Sanders may be just be getting his feet wet in NBA waters against D-League and fellow rookie competition in Vegas, but the amount of positives seen so far give Bucks’ fans hope that these are early signs of GM John Hammond’s second straight first round home run.
By Jake McCormick
Similarly to Spring Training and the NFL preseason, the Summer League can’t be used as a barometer to measure whether or not a rookie or young player will have success once they make it to Showtime.
But like its MLB and NFL counter parts, the Summer League has had some hits and misses when it comes to statistical leaders, and Sanders’ early display of raw length, speed, defensive awareness, an inconsistent but surprising shooting touch, and energy around the basket shouldn’t be written off as just success against average players.
In 2008, Eric Gordon, OJ Mayo, Kevin Love, Aaron Brooks, and Anthony Randolph were among the Vegas statistical leaders. A year later, Brandon Jennings, Tyreke Evans, Randolph, Gordon, Jonny Flynn, and Taj Gibson were standout performers.
Of course, the other side of the coin has been occupied by the likes of Adam Morrison, Alando Tucker, Quincy Douby, Jodie Meeks, Joey Dorsey, and Marcus Williams.
The main difference between those two groups lies mainly in the talent ceiling and draft expectations, and there’s a strong argument for Sanders belonging in the first group given his place as the No. 15 overall pick and .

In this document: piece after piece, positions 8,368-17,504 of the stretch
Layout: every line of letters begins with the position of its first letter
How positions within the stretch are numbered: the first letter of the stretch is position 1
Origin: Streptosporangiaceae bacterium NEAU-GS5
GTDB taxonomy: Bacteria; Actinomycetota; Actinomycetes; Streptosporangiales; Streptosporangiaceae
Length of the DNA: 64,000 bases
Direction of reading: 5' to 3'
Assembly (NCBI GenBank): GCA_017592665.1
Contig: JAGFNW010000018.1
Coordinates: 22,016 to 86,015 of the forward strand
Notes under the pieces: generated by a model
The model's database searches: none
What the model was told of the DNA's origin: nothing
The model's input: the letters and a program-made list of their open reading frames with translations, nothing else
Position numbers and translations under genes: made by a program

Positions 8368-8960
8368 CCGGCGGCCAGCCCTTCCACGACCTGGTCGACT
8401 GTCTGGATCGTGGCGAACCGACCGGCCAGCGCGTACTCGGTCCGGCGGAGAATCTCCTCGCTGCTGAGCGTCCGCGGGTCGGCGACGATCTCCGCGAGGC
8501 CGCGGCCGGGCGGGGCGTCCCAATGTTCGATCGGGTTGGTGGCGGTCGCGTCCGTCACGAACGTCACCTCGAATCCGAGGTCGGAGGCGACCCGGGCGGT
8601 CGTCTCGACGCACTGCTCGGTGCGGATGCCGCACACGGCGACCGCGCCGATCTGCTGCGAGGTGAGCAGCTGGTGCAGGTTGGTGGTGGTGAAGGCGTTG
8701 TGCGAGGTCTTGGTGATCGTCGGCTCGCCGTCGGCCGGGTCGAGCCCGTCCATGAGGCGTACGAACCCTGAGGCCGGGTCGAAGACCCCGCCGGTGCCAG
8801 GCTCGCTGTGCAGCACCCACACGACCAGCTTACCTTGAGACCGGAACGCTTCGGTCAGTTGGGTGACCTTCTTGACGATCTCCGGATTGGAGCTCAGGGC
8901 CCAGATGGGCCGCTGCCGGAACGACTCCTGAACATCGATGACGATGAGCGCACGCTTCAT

Unlike the latter category of Summer League stat sheet wonders, Sanders isn’t playing to make a team and inspires cautious optimism that he may be able to compete for more minutes than expected on a nightly basis.
Because Sanders was the Bucks’ top pick, and that of the reigning NBA Executive of the Year no less, he is expected to show some signs of what fans can expect from the lengthy power forward a year or two down the road.
Using “athleticism” when describing a Bucks’ draft pick brings the taste of battery acid to Bucks fans’ mouths thanks to Joe Alexander, but Sanders is a whole different level of the word. If you didn’t know who was who in a Summer League game, it would be very easy to replace “pure athleticism” with “raw talent.”
In three games, Sanders has averaged 13 points, 9.7 rebounds, 2.7 blocks, and 2 steals while shooting at an expected clip of 42.5% with a small sample of unexpected three point range displayed in the team’s 67-64 Tuesday night loss against the Memphis Grizzlies. It should also be noted that Sanders performed admirably on both ends of the floor against the No. 2 overall pick in 2009, Hasheem Thabeet.
Less than two hours after drafting the power forward out of VCU, Hammond said he was sold on Sanders’ mental toughness, endline-to-endline speed, NBA-ready defensive abilities, and still developing offensive game.
Based on the stat line above, Hammond has yet to be wrong in his evaluation of a player that patterns his game after Kevin Garnett. So far, Sanders has lived up to any reasonable expectations of a player with a lot of room to grow, and that should be enough to get fans excited for his official NBA debut.
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For a game-by-game account of the Milwaukee Bucks’ Summer League, click here.Follow paulmbanks